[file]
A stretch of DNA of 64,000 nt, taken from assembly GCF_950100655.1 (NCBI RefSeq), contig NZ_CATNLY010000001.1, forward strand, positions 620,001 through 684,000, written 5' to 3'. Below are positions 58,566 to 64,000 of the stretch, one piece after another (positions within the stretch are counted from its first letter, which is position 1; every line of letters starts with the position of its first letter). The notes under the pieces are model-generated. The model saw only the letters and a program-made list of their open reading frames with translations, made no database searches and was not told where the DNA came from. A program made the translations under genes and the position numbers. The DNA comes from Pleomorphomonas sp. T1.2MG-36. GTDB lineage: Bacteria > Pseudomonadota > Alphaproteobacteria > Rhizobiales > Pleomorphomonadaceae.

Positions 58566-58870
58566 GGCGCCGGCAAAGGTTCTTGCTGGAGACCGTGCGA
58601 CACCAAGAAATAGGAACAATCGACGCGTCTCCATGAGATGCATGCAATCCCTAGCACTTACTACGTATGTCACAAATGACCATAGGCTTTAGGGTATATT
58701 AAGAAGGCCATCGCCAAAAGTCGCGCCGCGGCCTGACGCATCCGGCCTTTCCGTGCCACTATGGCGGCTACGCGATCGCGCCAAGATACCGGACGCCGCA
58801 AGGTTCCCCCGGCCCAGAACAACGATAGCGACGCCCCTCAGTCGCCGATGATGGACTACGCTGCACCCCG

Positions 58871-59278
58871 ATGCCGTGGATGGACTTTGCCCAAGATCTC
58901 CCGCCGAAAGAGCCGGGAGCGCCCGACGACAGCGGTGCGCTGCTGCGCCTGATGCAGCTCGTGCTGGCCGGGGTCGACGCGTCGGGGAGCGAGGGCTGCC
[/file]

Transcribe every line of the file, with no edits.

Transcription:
A stretch of DNA of 64,000 nt, taken from assembly GCF_950100655.1 (NCBI RefSeq), contig NZ_CATNLY010000001.1, forward strand, positions 620,001 through 684,000, written 5' to 3'. Below are positions 58,566 to 64,000 of the stretch, one piece after another (positions within the stretch are counted from its first letter, which is position 1; every line of letters starts with the position of its first letter). The notes under the pieces are model-generated. The model saw only the letters and a program-made list of their open reading frames with translations, made no database searches and was not told where the DNA came from. A program made the translations under genes and the position numbers. The DNA comes from Pleomorphomonas sp. T1.2MG-36. GTDB lineage: Bacteria > Pseudomonadota > Alphaproteobacteria > Rhizobiales > Pleomorphomonadaceae.

Positions 58566-58870
58566 GGCGCCGGCAAAGGTTCTTGCTGGAGACCGTGCGA
58601 CACCAAGAAATAGGAACAATCGACGCGTCTCCATGAGATGCATGCAATCCCTAGCACTTACTACGTATGTCACAAATGACCATAGGCTTTAGGGTATATT
58701 AAGAAGGCCATCGCCAAAAGTCGCGCCGCGGCCTGACGCATCCGGCCTTTCCGTGCCACTATGGCGGCTACGCGATCGCGCCAAGATACCGGACGCCGCA
58801 AGGTTCCCCCGGCCCAGAACAACGATAGCGACGCCCCTCAGTCGCCGATGATGGACTACGCTGCACCCCG

Positions 58871-59278
58871 ATGCCGTGGATGGACTTTGCCCAAGATCTC
58901 CCGCCGAAAGAGCCGGGAGCGCCCGACGACAGCGGTGCGCTGCTGCGCCTGATGCAGCTCGTGCTGGCCGGGGTCGACGCGTCGGGGAGCGAGGGCTGCC